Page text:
Lawmaker takes heat for Taipei punch-up
People Power legislator Wong Yuk-man yesterday dismissed as 'nonsense' a plan by the Democrats to reprimand him for allegedly punching one of their district councillors during a trip to Taiwan.
The radical lawmaker was accused of punching Andrew Fung Wai-kwong in the face over Facebook postings critical of Wong, as government delegates from Hong Kong met outside the Kuomintang headquarters in Taipei on Friday.
The charge was vehemently denied by Wong, who returned to Taipei last night. He was flanked by a dozen People Power supporters, some carrying signs that read, 'We trust Yuk-man' and 'Yuk-man is innocent'. They cheered and clapped as Wong walked into the Hong Kong International Airport's arrival hall.
Known for his broadsides, Wong said of the planned reprimand: 'It is nonsense. The incident took place in Taiwan. Why does it have anything to do with the [legislature]?'
He did not elaborate on the incident in Taipei, but repeatedly denied that he assaulted Fung. Wong said he would give the press a full account of the events tomorrow.
In a statement, People Power accused Fung of 'fabricating' the charge and also condemned the Democratic Party for 'having jumped to the conclusion before having a full investigation and understanding of the issue'.
Wong and fellow People Power activists were in Taiwan over the weekend to study preparations for Taiwan's presidential election. Democratic Party lawmakers and other Hong Kong legislators were also present.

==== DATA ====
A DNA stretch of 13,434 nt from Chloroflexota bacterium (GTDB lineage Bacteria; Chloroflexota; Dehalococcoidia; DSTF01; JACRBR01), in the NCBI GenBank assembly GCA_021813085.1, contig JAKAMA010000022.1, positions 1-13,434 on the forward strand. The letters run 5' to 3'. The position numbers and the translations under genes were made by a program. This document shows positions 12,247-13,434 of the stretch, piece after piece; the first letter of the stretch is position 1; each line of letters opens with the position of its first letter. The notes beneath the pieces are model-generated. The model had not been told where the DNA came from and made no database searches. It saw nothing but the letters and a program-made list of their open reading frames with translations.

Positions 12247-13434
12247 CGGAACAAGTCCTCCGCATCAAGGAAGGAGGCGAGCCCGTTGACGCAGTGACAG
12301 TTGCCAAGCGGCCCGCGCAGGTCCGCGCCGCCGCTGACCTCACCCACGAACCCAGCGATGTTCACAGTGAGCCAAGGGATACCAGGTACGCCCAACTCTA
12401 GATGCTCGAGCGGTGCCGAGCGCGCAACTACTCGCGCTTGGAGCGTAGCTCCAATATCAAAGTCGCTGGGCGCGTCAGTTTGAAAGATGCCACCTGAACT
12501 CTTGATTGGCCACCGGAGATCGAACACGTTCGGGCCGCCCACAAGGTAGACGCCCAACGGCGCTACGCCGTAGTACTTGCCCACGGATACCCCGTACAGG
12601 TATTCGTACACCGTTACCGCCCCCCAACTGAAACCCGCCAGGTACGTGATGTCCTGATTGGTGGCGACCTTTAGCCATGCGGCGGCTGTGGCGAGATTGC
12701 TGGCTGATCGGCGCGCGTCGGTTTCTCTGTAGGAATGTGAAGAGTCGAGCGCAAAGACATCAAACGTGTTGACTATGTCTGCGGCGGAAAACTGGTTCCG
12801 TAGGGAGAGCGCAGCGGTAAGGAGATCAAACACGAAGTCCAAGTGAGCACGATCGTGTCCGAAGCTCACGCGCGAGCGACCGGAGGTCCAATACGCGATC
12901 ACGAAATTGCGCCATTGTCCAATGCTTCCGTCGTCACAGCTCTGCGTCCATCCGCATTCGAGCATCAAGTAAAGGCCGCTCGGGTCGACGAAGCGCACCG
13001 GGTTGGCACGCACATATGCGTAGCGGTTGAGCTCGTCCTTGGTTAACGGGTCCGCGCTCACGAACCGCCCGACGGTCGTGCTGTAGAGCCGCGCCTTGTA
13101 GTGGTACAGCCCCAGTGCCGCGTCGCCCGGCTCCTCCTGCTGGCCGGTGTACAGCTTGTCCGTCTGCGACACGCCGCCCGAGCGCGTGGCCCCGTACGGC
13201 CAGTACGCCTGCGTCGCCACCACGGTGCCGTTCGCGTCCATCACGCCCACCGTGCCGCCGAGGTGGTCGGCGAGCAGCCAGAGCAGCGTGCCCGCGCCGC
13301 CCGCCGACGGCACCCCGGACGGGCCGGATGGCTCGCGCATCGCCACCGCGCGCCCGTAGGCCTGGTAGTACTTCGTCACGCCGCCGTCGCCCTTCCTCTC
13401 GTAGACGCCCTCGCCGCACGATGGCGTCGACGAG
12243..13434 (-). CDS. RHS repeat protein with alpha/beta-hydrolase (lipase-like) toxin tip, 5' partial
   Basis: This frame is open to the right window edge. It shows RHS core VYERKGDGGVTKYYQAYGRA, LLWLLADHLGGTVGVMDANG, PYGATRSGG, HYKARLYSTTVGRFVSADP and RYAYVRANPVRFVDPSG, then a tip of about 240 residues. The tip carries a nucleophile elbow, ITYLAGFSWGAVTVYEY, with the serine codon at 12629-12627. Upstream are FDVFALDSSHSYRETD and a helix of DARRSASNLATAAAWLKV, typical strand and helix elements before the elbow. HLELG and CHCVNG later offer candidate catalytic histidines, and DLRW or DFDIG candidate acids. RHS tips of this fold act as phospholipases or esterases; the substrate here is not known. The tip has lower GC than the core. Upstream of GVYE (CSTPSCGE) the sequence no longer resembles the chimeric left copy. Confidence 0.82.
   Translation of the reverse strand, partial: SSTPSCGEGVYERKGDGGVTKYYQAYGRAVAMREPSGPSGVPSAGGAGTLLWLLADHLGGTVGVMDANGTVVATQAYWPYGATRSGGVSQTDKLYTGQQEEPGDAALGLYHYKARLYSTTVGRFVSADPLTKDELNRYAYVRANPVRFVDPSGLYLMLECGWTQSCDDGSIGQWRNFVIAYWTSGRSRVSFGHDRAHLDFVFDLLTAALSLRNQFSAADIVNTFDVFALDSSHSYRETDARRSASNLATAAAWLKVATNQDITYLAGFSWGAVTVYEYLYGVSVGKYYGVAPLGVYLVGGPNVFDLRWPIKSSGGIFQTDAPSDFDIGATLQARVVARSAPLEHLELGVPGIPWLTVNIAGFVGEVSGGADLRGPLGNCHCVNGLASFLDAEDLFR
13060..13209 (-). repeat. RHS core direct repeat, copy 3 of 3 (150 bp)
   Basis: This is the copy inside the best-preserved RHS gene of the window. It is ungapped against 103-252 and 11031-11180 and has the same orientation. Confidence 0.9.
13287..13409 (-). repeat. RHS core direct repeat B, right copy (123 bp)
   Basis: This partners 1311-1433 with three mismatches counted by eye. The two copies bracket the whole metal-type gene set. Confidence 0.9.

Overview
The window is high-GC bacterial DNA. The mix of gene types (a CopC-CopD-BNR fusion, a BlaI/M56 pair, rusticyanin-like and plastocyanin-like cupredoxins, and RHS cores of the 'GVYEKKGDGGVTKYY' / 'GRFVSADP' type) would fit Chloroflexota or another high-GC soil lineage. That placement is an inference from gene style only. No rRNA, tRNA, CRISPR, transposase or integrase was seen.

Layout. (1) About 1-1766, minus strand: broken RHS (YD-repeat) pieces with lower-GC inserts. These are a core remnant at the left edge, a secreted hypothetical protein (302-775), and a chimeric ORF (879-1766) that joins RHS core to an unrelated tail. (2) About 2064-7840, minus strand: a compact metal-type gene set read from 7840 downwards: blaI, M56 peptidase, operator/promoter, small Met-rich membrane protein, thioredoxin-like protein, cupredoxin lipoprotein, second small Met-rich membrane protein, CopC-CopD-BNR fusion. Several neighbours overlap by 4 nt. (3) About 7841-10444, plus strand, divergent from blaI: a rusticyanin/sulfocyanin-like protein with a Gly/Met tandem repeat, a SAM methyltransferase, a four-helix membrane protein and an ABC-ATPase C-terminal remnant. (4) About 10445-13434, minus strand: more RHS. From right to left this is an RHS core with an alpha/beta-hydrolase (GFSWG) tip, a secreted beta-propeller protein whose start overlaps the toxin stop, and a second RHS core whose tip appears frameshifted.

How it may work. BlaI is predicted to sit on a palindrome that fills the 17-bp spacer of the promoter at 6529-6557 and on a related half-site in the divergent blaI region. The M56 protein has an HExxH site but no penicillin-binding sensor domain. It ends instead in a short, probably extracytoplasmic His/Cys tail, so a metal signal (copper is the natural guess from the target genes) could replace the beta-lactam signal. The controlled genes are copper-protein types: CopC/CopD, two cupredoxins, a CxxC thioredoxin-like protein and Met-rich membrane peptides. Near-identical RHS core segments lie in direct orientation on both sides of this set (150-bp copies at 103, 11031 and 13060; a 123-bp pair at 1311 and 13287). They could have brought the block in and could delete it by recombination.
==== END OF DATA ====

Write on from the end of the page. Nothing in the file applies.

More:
Fung claimed Wong ran up to punch him after slapping away his glasses, and he sustained bruises to his right eye.
The district councillor said Wong was angered by a comment he made on Facebook stating that Wong would not dare criticise the Communist Party after his son was arrested in Shenzhen on a drug-related offence, and that Wong was criticising the pan-democrats 'in exchange for the early release of his son'.
YouTube videos posted by People Power do not show Wong punching Fung. However, in one clip titled 'Andrew Fung diving onto the ground', Fung is seen lying on the ground after a female People Power supporter jabs at him with her fingers. Fung then stands up and walks away.
In response to criticisms, Fung denied he faked the fall.
Paul Chan Mo-po, an independent lawmaker who was at the scene, said he tried to separate Fung and Wong in a tussle, but said he did not see any blows from Wong.
Tensions have simmered between the so-called moderate pan-democrats, led by the Democratic Party, and their radical counterparts, led by Wong, ever since the Democrats backed the administration's controversial electoral reform package in 2010.
Fung, who returned to Hong Kong on Saturday, said he was considering taking legal action against Wong. Some of his party colleagues have also pledged to press the legislature into issuing Wong a reprimand.